The best sci-fi movies to watch on Netflix this May

We’re smack-dab in the middle of May and, if the reviews of Furiosa: A Mad Max Saga are any indication, moviegoers are in for a hell of a show when it releases in theaters next week. If you’re looking for a fantastic film to tide you over until then, you’ve come to the right place, as we’ve once again dug into Netflix’s catalog to bring you the best sci-fi movies to stream on the platform this month.

We’ve got a brutal and hilarious cyberpunk revenge thriller starring Logan Marshall-Green (Prometheus) as a vengeful mechanic being controlled by a malevolent A.I., Ang Lee’s underappreciated Marvel movie, and a chilling sci-fi thriller about the horrors of suburbia and parenthood.

Let’s see what this month has to offer!

Editor’s pick: Upgrade

A disheveled man in a brown coat holds a blood-drenched hand to his face in front of an eerie background bathed in a red ominous light. Image: Universal Pictures Home Entertainment

Director: Leigh Whannell
Cast: Logan Marshall-Green, Betty Gabriel, Harrison Gilbertson

Leigh Whannell’s cyberpunk action thriller feels like the type of movie destined for reappraisal and appreciation; a brutal, bare-knuckle tech nightmare about a borderline luddite whose body is hijacked by an amoral A.I. in a dystopian future.

After witnessing the murder of his wife and suffering a near-fatal gunshot, Grey (Logan Marshall-Green) is seemingly given a second chance at life when he’s implanted with an experimental chip that allows him to walk again. Determined to hunt down his wife’s killers, Grey’s mission is complicated by the fact that the chip, known as STEM, isn’t just an ideal passenger, but a fully sentient entity that takes sadistic satisfaction in the pain of others. Whannell’s film is a fantastic, violent revenge drama that imagines a world where A.I. assistants are the devil on your shoulder, preying a person’s grief and anger to further their own inscrutable schemes. Come for the brutality, stay for the inventive cinematography and gorgeous production design. —Toussaint Egan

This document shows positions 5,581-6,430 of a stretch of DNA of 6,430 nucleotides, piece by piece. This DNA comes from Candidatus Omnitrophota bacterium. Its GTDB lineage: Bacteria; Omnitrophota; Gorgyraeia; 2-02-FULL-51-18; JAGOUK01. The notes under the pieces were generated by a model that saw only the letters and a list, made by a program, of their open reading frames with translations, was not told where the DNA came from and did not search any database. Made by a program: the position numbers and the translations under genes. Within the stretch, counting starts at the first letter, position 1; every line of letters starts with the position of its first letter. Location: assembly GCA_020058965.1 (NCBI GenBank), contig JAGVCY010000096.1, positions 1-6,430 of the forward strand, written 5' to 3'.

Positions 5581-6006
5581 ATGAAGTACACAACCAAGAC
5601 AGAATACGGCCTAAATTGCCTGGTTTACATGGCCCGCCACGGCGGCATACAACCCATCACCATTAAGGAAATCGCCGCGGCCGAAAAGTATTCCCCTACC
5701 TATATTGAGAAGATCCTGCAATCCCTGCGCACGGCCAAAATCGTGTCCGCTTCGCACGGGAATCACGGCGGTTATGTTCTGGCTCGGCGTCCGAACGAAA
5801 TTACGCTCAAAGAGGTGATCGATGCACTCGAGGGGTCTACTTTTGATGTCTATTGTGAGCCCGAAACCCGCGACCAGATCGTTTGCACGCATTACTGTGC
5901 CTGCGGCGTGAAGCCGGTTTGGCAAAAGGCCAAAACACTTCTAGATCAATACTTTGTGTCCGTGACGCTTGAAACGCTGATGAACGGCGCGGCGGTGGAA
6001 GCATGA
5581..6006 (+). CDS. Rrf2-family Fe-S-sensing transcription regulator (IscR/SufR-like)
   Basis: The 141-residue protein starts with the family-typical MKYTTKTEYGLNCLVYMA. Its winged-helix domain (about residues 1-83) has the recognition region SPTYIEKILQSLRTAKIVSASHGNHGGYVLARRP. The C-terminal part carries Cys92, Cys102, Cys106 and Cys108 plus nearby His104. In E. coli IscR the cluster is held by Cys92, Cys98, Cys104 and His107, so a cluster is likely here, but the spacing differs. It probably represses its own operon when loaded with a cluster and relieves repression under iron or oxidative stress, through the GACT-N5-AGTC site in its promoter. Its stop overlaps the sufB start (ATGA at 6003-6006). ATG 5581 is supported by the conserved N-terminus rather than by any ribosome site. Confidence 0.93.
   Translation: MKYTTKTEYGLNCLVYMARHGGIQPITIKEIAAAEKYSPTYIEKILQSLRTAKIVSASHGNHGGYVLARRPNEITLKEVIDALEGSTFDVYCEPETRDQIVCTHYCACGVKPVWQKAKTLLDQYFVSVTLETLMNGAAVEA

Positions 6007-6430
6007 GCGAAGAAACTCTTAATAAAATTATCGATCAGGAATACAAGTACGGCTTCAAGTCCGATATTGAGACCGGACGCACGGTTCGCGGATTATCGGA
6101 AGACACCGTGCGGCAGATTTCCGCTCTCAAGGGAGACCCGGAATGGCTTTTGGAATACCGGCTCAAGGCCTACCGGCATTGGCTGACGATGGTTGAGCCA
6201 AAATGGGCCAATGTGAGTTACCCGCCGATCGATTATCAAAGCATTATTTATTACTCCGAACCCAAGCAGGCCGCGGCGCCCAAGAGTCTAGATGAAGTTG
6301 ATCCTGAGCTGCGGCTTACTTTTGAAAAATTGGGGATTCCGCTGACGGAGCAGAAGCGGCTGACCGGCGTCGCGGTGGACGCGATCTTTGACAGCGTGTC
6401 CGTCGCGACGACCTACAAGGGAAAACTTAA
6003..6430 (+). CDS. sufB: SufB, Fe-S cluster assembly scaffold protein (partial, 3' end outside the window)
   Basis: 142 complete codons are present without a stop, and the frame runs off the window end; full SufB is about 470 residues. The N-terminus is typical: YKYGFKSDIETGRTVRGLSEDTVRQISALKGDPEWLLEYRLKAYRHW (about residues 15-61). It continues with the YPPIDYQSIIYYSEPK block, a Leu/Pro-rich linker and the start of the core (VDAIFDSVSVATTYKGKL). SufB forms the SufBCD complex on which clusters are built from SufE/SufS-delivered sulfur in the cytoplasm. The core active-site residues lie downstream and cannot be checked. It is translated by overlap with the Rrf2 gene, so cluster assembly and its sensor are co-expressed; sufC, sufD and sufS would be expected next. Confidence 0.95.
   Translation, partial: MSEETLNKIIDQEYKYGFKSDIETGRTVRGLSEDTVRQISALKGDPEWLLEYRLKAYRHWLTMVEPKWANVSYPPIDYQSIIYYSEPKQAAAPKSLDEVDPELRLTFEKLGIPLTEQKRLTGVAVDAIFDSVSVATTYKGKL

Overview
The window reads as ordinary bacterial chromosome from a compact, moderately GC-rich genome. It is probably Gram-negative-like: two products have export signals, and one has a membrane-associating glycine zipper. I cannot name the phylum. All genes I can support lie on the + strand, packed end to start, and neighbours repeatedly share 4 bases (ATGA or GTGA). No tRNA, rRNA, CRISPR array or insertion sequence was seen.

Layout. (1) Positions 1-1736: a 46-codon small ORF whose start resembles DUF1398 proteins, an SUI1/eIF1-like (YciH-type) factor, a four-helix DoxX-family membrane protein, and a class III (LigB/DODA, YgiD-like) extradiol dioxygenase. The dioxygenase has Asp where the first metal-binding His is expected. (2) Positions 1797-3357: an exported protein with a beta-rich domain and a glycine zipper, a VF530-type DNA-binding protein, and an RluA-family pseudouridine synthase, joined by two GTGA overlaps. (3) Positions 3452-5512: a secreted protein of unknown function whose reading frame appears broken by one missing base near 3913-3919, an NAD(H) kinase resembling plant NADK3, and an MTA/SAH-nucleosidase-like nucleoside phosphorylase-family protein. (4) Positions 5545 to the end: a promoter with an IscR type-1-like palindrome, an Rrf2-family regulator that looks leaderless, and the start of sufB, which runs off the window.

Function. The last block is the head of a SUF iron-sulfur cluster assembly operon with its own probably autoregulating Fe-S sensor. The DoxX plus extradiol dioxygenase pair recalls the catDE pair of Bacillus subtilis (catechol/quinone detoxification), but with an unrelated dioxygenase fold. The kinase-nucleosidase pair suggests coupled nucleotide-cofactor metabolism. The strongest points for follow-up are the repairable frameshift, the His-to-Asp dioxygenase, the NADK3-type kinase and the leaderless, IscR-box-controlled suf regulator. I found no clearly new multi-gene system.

A gigantic, shirtless green man in a purple shorts biting the head of a ballistic missile in Hulk. Image: Universal Picture Home Entertainment

Director: Ang Lee
Cast: Eric Bana, Jennifer Connelly, Sam Elliott

Quickly following Spider-Man, X-Men, and Blade II as a part of the turn-of-the-century superhero movie boom, Ang Lee’s Hulk is largely left out of the conversation of the best of that era. But it deserves to be there as a highly-stylized comic book adaptation that doesn’t shy away from the visual influences of the source material.

You know the Hulk story – Bruce David Banner is a mild-mannered scientist who is exposed to a lot of gamma radiation (this movie earns its spot this list as a far more sci-fi superhero story than most), and then you won’t like it when he gets angry. This time, Banner is Eric Bana, assisted by a game supporting cast including Sam Elliott, Nick Nolte, Jennifer Connelly, and Josh Lucas.

While some of the CG hasn’t aged well, Ang Lee’s commitment to comic book visuals certainly has, standing out in a genre that has lost some of that visual luster. (This was his follow up to Crouching Tiger, Hidden Dragon!) With split screens set up like comic book panels, edit transitions that look and feel like turning the page, and an appropriate combination of goofiness and epic stakes, Lee absolutely nailed it. A planned sequel was turned into the significantly less effective The Incredible Hulk starring Edward Norton, which in turn led to Mark Ruffalo being the Hulk in The Avengers. While there are certainly a few highlights from Ruffalo’s run as the character, Ang Lee’s Hulk will always be the pinnacle of Hulk silver screen goodness to me. —Pete Volk


A man on top of a roof. Image: Saban Films

Director: Lorcan Finnegan
Cast: Imogen Poots, Jesse Eisenberg, Jonathan Aris

The sci-fi horror movie Vivarium lacks the sense of polish or the sense of relatability that might land it among the sci-fi greats, but it sure doesn’t lack for unnerving chills. Jesse Eisenberg and Imogen Poots star as a young couple trying to come to grips with the commitment of buying a house together. When they agree to tour an eerily homogenous new housing development, they fall into a surreal, nightmarish world that’s better experienced one beat at a time than described — but expect plenty of leaning on the creepy-kid arena of horror.

A little bit Twilight Zone and a little bit Donnie Darko, Vivarium is one of those “the suburbs are hell” movies that push back against all the American stereotypes about 2.5-kids-and-a-dog domesticity as the ultimate in comfort and pleasure — but it pushes back with a shrill, violent edge that’s genuinely fascinating, unsettling, and likely to turn up in your dreams somewhere down the line. —Tasha Robinson